Introduction: Asian male immigrants have high smoking rates. This article describes outreach approaches in the Medi-Cal Incentives to Quit Smoking project to incentivize California Medicaid (Medi-Cal) calls to the California Smokers’ Helpline (Helpline) Asian-language lines. Methods: Outreach efforts adapted Medi-Cal Incentives to Quit Smoking materials for the Asian-language lines. Community-based efforts included outreach at ethnic supermarkets and distribution through community networks. Leveraging the Helpline's Asian print media campaign, three press releases promoted Medi-Cal Incentives to Quit Smoking with Lunar New Year or community physician messaging. Medi-Cal all-household mailings with tracking codes also included the Asian-language lines. Helpline caller characteristics and trends were examined for project period 2012–2015. Analyses were conducted in 2018. Results: Among 4,306 Asian American Pacific Islander Medi-Cal callers, there were 37% Asian-speaking Asian Americans (9.5% Chinese, 17.2% Vietnamese, and 10.5% Korean); 44% English-speaking Asian Americans; 9% Pacific Islanders; and 10% Asian American Pacific Islander not otherwise specified. Almost 10% of Asian-speaking Asian Americans were activated by the financial incentive and this was similar for all-household mailings, although this was lower than the other groups. Medi-Cal calls to the Asian-language lines increased, from an average of 18 calls/month to 47 calls/month (162% increase) in the first and last 12 project months respectively. Community outreach was limited by timing and sustainability. The 3-month call totals before and after the Asian-language press releases were significantly greater for Asian-speaking calls than for English-speaking calls (Cochran–Mantel–Haenszel p<0.001, OR=1.70, 95% CI=1.45, 1.99). Conclusions: Whereas community outreach is challenging, promising population-based methods for in-language, culturally tailored outreach can include press releases with ethnic media and direct-to-member mailings. Supplement information: This article is part of a supplement entitled Advancing Smoking Cessation in California's Medicaid Population, which is sponsored by the California Department of Public Health.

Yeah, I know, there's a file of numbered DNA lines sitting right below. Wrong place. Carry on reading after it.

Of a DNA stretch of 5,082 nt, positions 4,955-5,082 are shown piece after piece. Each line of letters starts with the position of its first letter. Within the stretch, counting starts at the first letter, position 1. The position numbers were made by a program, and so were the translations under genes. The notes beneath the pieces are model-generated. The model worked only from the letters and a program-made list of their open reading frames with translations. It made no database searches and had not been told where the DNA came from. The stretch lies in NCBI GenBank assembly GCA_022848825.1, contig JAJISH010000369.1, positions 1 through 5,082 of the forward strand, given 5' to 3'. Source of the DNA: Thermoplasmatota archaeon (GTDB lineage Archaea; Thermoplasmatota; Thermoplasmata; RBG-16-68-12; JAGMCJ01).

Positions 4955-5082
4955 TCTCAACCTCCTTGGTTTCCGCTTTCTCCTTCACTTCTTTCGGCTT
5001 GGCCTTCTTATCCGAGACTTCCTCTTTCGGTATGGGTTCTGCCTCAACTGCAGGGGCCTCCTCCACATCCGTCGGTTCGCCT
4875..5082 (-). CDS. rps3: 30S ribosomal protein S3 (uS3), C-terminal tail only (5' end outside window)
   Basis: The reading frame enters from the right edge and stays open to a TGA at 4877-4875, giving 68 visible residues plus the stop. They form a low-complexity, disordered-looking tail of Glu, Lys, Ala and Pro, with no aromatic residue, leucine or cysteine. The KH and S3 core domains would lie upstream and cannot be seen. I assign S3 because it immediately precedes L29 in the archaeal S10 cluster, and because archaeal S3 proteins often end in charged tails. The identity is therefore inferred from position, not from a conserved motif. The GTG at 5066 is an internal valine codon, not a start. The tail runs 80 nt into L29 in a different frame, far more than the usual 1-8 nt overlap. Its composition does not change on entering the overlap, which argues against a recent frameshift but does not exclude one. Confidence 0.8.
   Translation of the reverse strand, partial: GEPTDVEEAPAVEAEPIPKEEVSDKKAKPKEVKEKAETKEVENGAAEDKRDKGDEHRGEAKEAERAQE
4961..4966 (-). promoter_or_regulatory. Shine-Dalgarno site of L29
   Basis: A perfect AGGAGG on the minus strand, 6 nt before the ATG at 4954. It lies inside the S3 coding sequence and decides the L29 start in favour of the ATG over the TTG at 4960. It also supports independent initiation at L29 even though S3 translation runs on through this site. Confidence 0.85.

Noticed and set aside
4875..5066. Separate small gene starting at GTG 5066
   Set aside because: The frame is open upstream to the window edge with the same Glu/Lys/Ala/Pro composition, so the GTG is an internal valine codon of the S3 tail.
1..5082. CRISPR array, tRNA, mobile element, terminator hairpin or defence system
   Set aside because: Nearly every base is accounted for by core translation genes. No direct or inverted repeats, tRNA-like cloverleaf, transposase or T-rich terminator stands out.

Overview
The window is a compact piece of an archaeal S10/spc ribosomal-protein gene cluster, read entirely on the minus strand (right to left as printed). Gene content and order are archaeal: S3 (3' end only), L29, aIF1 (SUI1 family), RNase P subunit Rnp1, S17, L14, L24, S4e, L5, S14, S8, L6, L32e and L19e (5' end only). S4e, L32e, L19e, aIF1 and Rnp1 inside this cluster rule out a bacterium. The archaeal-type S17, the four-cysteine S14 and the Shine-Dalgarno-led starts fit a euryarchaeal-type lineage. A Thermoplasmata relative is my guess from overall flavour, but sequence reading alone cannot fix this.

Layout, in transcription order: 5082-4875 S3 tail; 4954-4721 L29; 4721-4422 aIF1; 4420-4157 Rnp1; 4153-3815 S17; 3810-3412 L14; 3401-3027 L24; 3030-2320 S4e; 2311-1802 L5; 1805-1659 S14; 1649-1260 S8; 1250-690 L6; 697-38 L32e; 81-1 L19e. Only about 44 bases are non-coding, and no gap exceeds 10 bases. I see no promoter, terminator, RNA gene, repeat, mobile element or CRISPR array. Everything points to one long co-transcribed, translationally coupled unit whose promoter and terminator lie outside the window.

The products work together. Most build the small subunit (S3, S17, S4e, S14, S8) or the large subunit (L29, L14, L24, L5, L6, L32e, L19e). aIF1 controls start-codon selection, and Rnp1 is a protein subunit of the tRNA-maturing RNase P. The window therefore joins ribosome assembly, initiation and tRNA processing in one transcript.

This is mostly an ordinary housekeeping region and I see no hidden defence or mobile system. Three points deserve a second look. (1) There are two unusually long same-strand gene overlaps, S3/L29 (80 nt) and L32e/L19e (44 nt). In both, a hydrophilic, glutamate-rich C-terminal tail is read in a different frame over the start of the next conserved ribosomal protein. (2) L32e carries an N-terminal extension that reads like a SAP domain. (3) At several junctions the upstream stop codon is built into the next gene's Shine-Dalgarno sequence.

ASJC Scopus subject areas
- Public Health, Environmental and Occupational Health